The Nicene Creed~ Part 11
In our last post, we continued to explore the Nicene Creed. This post digs a little deeper into the actual articles of faith in the Nicene Creed.
We believe in one Lord, Jesus Christ, the only Son of God, eternally begotten of the Father,
God from God, Light from Light,
true God from true God,
begotten, not made,
of one Being with the Father.
Through Him, all things were made.
For us and for our salvation
He came down from heaven:
by the power of the Holy Spirit
He became incarnate from the Virgin Mary,
and was made man.
For our sake, He was crucified under Pontius Pilate;
He suffered death and was buried.
On the third day, He rose again
in accordance with the Scriptures;
He ascended into heaven
and is seated at the right hand of the Father.
He will come again in glory to judge the living and the dead,
and His kingdom will have no end.
AND FOR OUR SALVATION
Here as in other places in the Creed, we find parallel phrases juxtaposed. The first of the pair, for our sake, is mirrored with and for our salvation. The reason for these parallels was a perceived need for increasing specification because of more particular contexts of controversy as the fourth century unfolded. The motive of the incarnation as an act of concern from the part of God toward the human race was a Creedal element of the ancient rule of faith that was designed to offset Gnostic belief in a divine power that stood away from this world. In the Gnostic system, the supreme deity was interested only in liberating souls from a material world that evil and alien power had created. The rule of faith had taught, to the contrary, that the supreme God is, in fact, the Creator of the visible as well as the invisible cosmos, and the sending of the Son of God to earth was for our sake, motivated by love for God’s own creation.
For our salvation, the second clause came about because the Arian crisis had necessitated a deeper clarification of what that motive of God’s advent might entail. What did salvation mean, and how was it affected by the descent of the Son of God? Arian theology tended to see the Son of God as one of the chief angelic powers of God, who had come to serve an educational mission: to give examples and correct teachings to a race that had gone astray. This was a one-sided development of one of the many themes found in the works of Origen in the third century. In the response of the Nicene fathers to the Arian movement, we see a continual focus on the status of the incarnate Word as true God come among humankind. The advent of the deity in the flesh to the human race is not merely seen to be an educational activity. However, there is much reflection on how the teachings of Yeshua were essential.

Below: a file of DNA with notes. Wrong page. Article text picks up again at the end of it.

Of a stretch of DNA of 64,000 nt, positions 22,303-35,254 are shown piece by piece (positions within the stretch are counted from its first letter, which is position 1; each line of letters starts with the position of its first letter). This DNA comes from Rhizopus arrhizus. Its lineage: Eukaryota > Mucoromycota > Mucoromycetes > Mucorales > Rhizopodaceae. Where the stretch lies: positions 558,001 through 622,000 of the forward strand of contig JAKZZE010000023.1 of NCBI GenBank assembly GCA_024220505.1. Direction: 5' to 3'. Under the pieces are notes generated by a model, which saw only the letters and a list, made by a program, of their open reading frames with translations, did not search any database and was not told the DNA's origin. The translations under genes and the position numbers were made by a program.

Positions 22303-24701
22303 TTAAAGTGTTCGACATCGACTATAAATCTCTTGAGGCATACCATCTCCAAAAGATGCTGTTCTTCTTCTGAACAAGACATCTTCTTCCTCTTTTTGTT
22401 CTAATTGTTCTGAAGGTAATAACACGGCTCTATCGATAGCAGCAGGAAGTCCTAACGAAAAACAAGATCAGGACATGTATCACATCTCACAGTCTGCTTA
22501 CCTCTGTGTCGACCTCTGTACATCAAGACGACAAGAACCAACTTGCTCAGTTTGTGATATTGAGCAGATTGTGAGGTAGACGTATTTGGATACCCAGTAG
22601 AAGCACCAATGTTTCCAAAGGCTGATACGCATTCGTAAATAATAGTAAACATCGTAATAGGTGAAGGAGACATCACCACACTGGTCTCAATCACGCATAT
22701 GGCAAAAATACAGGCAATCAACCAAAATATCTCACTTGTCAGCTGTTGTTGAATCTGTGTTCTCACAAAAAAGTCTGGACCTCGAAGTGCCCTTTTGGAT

Consequently, there is a reiterated affirmation that salvation is not affected merely through an example. The incarnate Word is seen to bring a life-giving power back to the human race, which had lost the vital energy of life and immortality that had initially been given to it by the very Logos who made humankind. The Word returns to His own to immortalize and deify fallen humanity.
HE CAME DOWN
The Creedal phrase came down from heaven is solely based on Yeshua’s words in the Gospel of John, describing Himself as the living bread that came down from heaven. Ancient Messianic witness to the incarnation as an act of the saving God is organized around this great verb that is found throughout the scriptural record but mainly organizes the thought of the Johannine Gospel as a grand drama of salvation worked out in the twin axes of epiphanies of the Word’s coming down and ascending on high: His exaltation and return to transcendent glory. In the Greek translation of the Tanakh, the term katabasis (coming down) could signify a rich range of meanings. A katabasis could be that of the mother stooping down to her child (an image used in the psalms and the prophets to describe the compassion of the God of Isra’el) or the vigorous and swift descent to aid a friend against the attacks of a foe. Perhaps the most dynamic meaning of all was to connote the fantastic descent of God to reveal His energy and action among humankind. The coming down was thus a cipher for the great theophanic epiphanies of God in the Tanakh, notably at Sinai and in the pillar of fire that God used to symbolize His presence leading the Isra’eli through the desert. For such reasons, the idea of coming down to His people to save and illuminate was inherent in this weighty biblical phrase. We find it used in the early church as a keynote description of the act of the Word’s incarnation: the typical example, for the Messianics, of God’s self-revelation and His compassionate stooping down to humankind.
The early Fathers are quite clear among themselves, and more or less unanimous, that there is only a movement of salvific  energy from above to our side, from God to humankind, never a movement the other way around, such as the ascent of a blessed person to the throne of God. The initiative is entirely that of the divine Savior. This is perhaps one of the most striking differences between the Christology of the ancient church and that of recent times. The coming down of the Word of God into embodiment is described with great reverence among the Fathers as an act of profound compassion on the part of God, an act of humility and endurance, motivated by the desire to save and comfort His people. 
In my next post, we continue to dig into the second article of the Nicene Creed: We Believe in One Lord Yeshua Christ.
 Having the intent or power to save or redeem. Merriam-Webster Dictionary/
 McGuckin, J. A., & Oden, T. C. (Eds.). (2009). We Believe in One Lord Jesus Christ (Vol. 2, pp. 96–97).